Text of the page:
Iowa presidential caucuses: History and popular myths

 
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Since 1972 the American presidential nominating process has begun in the state of Iowa. There are many conflicting opinions about whether or not this tradition best serves the interests of democracy — Iowa’s demographics and rural nature are not necessarily representative of the nation at large — but in any case this history continues to unfold through the 2012 election season.

A 2008 paper from the University of Missouri-Columbia published in The Forum, “The Iowa Caucuses, 1972-2008: A Eulogy,” looks back at the patterns and narratives that have developed over time. The paper — by Peverill Squire of the University of Missouri — was written with the expectation that Iowa’s first-in-the-nation place might soon end, but the historical insights the author provides are still useful to consider.

The paper frames its analysis around six “myths” about the Iowa Caucuses. Its chief insights include:

  • Despite popular notions that Iowa deliberately jumped to the front of the electoral “line,” its first-in-nation status was first scheduled for technical reasons relating to state party rules. That first season the caucuses were obscure enough that George McGovern, the eventual Democratic nominee, finished third after campaigning for less than two days. Theodore White’s famous book, The Making of the President 1972, makes no mention of Iowa.
  • The idea that Iowa is a “king-maker” does not quite reflect reality, and it is more properly seen as a contest that winnows the field, forcing candidates who finish below third (or who don’t meet expectations) to leave the race. However, it is true that between 1972 and 2004, Iowa chose the eventual nominee about three-quarters of the time. For Democrats, it picked six of seven winners through 2008. But for Republicans, it has a more mixed record: The eventual party choice won Iowa only in 1976, 1996 and 2000.
  • An analysis of national Gallup polls prior to each of the Iowa Caucuses through 2004 shows that the state has mostly reflected national opinion when it chooses nominees. “The instances where Iowans opted for candidates without much national support were relatively few and usually for understandable reasons.”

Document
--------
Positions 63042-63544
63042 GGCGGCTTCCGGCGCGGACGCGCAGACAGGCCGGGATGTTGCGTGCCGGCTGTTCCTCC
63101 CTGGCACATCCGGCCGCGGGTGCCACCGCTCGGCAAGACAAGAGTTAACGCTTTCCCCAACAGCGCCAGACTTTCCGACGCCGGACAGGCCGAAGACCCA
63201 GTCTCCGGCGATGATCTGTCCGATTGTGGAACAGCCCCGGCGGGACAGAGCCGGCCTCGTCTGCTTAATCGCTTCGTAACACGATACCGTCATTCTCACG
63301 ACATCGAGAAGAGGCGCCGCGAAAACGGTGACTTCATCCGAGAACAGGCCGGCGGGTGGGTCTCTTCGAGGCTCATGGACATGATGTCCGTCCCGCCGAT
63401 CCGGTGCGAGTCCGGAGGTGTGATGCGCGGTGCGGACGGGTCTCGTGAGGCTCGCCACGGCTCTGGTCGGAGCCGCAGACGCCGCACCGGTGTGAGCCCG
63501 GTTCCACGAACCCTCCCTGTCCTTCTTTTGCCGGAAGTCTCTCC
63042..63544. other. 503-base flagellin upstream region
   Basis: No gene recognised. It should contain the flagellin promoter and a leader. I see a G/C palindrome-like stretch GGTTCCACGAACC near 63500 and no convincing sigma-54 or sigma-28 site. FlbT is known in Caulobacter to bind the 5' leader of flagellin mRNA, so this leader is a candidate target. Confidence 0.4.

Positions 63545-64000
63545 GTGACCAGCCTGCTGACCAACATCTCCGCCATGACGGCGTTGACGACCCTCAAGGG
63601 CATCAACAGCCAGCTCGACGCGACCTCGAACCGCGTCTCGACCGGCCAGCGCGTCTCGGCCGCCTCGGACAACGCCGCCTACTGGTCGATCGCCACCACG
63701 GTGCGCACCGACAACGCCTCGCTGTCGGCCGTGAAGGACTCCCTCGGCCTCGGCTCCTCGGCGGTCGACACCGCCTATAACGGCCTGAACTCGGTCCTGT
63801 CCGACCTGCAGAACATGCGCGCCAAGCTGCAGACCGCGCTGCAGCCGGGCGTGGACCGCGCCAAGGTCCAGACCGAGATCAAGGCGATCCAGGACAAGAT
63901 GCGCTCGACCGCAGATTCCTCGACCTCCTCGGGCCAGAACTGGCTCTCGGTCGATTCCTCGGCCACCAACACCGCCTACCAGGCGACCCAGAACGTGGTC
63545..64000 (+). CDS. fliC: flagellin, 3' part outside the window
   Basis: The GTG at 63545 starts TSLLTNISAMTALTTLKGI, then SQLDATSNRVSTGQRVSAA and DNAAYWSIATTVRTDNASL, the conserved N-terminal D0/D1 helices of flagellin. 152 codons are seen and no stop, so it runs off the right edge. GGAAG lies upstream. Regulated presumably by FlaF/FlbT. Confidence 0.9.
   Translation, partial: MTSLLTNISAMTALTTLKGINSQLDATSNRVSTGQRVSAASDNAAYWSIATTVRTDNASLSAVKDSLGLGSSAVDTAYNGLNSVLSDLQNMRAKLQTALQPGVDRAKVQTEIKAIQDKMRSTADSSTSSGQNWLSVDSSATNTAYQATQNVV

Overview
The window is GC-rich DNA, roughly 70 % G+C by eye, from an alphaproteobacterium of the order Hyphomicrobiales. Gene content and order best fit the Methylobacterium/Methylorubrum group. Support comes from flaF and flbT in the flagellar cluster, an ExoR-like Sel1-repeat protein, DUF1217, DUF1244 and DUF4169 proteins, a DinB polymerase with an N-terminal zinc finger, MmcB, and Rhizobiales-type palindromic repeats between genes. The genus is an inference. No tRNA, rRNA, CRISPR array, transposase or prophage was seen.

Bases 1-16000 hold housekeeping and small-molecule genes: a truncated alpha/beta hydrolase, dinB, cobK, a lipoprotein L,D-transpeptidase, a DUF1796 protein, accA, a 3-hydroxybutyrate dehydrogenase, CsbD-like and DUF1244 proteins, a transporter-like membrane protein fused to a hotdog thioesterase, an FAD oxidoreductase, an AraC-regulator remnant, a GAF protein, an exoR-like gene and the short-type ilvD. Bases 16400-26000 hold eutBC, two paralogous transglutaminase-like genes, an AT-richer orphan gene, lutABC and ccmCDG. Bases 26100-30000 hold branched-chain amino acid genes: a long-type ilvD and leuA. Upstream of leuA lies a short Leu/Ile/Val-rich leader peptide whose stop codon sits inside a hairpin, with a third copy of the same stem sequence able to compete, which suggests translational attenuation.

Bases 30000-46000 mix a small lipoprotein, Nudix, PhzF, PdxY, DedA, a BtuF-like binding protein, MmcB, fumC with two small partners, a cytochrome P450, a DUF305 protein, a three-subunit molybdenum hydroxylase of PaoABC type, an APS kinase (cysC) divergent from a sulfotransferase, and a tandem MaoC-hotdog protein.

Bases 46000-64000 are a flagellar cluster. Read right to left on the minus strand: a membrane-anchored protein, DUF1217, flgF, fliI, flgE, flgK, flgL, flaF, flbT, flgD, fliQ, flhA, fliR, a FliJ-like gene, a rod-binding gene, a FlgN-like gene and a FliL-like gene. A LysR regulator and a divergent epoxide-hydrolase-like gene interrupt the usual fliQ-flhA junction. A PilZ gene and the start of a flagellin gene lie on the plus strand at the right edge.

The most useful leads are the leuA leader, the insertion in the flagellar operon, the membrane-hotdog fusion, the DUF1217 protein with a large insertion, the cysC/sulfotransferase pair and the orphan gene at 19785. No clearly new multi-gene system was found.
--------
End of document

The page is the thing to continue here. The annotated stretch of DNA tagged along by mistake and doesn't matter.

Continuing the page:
• Many observers believe that the preserving Iowa’s status has an underlying economic motive, as the contests bring considerable resources into the state. However, the overall gain to Iowa’s economy is less than 1% of the state’s annual economic production in a given year. The caucuses mostly benefit “only the bank accounts of the state’s television station owners, restaurateurs, and hoteliers.”
  • The idea that corn and ethanol subsidies have continued because of Iowa’s position is much more complicated. First, most of that industry is in Republican-controlled rural areas, meaning the corn-related interests mostly matter to the GOP. Moreover, “while most U.S. senators may see themselves as presidential material, only a few of them run for their party’s nomination every four years. Accordingly, there were too few Iowa panderers in any one election cycle to force a policy on the Senate that a majority or more of their colleagues did not support.”
  • Though some critics complain that the caucuses are undemocratic because they only attract the most passionate party activists, the turnout numbers were about 23% of registered voters in 2004. [The Caucuses also saw record turnout in 2008; see further research on that election cycle in Iowa.]

The paper’s author also speculates that, were the nation’s Founding Fathers to see the Iowa Caucuses in action, they might “immediately recognize them as being like the electoral processes they experienced. The Founders were familiar with the idea that voters might in some sense know the candidates from having actually seen them and with the notion that neighbors would gather together and discuss candidates and issues before voting.”

Keywords: presidency, Iowa, New Hampshire

Last updated: November 15, 2012

 

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